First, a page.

When the Nose was courtin', his mamma use to say, "Be careful of girls who can't say 'no.'"
Last time the Nose checked, there were 12,075 members of the Oregon State Bar, including 12,032 who were not Steve Janik or employees of his law firm, Ball Janik.
But when it comes to complex deals, the City of Portland and the State of Oregon can't resist calling Ball Janik's number--even when that call complicates their deals a whole lot.
Last year, WW looked into Janik's habit of representing both Portland and those who do business with it ("This Gun for Hire," WW, April 9, 2003). The state bar was concerned enough to take the unusual step of initiating a complaint against him. The investigation into that complaint is ongoing.
Fast forward to today. Out in Wilsonville--the local equivalent of Florida in the 1920s, with all the fast-buck artists streaming in--it seems that Ball Janik is holding a client reunion at a proposed housing development called "Villebois."
As The Oregonian reported recently, Janik's firm represents Oregon in its effort to sell the 190-acre Dammasch mental hospital site to Villebois developer Rudy Kadlub.
The deal has bogged down, in part because Kadlub ran out of dough after his main backer, pension-fund manager Jeff Grayson, went belly-up a couple of years ago.
Despite Grayson's notoriety, the state was unaware that Kadlub didn't have a tub to pee in. Ball Janik, having represented Kadlub, might have known his financial condition. (It turns out that Ball Janik represented three of the four developers considered for the job.) In fact, Kadlub told The Oregonian that he assumed Janik would inform the state. No way, Janik told the O; that would have been unethical.
Penniless, Kadlub sought financing. The partners he found didn't impress the state's financial advisor, who called the entity that is supposed to pay the state $15.8 million for Dammasch an "empty shell." The name of one of Kadlub's new partners in Villebois--Frank Piacentini--was familiar to the Nose.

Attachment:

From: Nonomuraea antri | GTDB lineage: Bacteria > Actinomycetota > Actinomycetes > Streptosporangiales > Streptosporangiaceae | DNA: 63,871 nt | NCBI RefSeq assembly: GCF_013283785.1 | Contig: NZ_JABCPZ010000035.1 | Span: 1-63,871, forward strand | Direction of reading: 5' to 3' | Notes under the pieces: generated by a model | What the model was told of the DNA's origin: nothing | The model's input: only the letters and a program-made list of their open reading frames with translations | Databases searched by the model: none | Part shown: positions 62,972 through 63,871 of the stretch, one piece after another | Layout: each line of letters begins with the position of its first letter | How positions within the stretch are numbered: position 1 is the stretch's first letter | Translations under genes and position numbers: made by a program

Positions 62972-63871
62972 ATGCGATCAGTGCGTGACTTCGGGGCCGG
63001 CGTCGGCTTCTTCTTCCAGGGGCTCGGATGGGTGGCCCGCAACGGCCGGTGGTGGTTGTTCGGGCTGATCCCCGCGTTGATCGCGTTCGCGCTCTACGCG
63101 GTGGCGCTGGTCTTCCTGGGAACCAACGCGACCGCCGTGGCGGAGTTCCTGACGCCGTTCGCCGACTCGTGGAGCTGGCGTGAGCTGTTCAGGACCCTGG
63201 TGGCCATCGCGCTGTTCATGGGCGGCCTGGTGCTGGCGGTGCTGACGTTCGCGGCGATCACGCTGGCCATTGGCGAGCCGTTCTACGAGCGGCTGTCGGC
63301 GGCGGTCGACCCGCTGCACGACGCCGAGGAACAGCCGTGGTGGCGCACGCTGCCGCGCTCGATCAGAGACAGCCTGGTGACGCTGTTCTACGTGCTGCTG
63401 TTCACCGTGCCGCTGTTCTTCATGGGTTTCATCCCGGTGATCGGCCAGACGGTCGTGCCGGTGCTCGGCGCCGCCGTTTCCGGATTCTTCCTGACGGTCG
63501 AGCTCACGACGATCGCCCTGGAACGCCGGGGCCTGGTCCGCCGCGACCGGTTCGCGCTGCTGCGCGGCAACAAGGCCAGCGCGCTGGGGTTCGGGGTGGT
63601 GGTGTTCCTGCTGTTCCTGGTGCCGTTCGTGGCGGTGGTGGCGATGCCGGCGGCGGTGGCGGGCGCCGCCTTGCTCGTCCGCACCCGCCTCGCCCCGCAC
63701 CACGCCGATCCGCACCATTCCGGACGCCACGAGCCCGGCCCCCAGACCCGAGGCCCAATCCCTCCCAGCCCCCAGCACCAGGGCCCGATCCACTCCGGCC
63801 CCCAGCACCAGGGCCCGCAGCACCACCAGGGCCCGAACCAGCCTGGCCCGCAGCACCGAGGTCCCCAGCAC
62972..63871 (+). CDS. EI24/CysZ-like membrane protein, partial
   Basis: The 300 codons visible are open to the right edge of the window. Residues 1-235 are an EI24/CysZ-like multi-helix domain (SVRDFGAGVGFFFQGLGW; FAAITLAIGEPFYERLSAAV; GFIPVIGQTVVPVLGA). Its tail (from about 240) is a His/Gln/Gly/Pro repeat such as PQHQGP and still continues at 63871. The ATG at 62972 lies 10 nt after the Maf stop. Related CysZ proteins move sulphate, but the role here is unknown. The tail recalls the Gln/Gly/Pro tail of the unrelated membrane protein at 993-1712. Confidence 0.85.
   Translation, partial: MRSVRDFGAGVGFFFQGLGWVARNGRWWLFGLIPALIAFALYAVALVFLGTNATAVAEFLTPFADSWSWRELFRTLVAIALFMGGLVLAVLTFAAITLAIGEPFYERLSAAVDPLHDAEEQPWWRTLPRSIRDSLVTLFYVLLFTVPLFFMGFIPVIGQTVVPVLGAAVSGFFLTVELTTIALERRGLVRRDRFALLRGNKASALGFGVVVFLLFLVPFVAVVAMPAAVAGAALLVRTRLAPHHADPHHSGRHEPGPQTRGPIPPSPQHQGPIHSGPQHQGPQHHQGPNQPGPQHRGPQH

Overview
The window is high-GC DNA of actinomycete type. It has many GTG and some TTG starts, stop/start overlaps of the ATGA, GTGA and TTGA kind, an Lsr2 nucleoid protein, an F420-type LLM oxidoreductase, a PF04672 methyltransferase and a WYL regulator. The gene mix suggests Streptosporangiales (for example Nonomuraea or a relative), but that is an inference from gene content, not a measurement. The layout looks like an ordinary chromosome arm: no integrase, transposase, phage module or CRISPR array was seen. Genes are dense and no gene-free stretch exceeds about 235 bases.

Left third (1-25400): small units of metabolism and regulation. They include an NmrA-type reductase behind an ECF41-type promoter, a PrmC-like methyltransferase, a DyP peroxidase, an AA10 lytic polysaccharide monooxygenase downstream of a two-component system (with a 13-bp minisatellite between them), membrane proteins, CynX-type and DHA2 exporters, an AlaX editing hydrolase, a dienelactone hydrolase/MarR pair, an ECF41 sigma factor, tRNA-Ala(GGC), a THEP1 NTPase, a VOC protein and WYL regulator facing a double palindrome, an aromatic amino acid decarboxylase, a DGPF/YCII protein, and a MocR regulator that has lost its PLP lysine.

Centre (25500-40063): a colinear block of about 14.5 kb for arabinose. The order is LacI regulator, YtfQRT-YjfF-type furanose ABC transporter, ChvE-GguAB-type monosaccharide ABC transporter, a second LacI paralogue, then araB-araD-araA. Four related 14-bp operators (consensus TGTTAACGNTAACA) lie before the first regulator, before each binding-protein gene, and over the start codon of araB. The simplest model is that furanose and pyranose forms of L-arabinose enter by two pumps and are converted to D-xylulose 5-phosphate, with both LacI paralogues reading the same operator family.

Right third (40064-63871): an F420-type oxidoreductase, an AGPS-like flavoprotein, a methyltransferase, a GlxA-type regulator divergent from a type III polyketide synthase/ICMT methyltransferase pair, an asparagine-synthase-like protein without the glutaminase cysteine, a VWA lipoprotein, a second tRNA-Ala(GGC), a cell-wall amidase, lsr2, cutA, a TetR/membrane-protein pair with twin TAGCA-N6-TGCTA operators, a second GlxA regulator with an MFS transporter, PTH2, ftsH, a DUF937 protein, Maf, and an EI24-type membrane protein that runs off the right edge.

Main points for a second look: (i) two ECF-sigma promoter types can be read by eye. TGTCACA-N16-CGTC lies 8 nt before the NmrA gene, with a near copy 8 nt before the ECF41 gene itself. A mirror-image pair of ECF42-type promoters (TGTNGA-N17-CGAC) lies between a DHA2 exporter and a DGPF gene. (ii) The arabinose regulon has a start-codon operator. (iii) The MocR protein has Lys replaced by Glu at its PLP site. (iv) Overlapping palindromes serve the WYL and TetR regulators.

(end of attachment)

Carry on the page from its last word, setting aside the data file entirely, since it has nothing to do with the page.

A dentist-turned-developer, Piacentini earned notoriety in the late '90s with "The Capes," a high-end waterfront project in Tillamook County built on an unstable dune that threatened to slide into the Pacific.
Piacentini's partner--and lawyer in the venture--was none other than Steve Janik.
So there you have Villebois: Janik's firm helps the state sell some primo land to a financially shaky former client financed by another former client.
Now, the Nose isn't accusing Janik of favoring his former clients--either of them. What's more, a spokesman for the AG says that the state is very happy with Ball Janik's work and that the firm obtained conflict-of-interest waivers from both Kadlub and the state. And, as Janik notes, there was no requirement that he remind the state of his previous dealings with Piacentini.
OK, let's say nobody broke any rules. You still can't blame the taxpayers of this state--the people who actually own Dammasch Hospital--for wondering whether they're getting impartial legal advice. That's because state officials, who seem to have learned much of what they know about Kadlub from their morning paper, are too lazy to pick up a bar directory. And because Steve Janik, like some of the girls the Nose knew in high school, just can't say "no."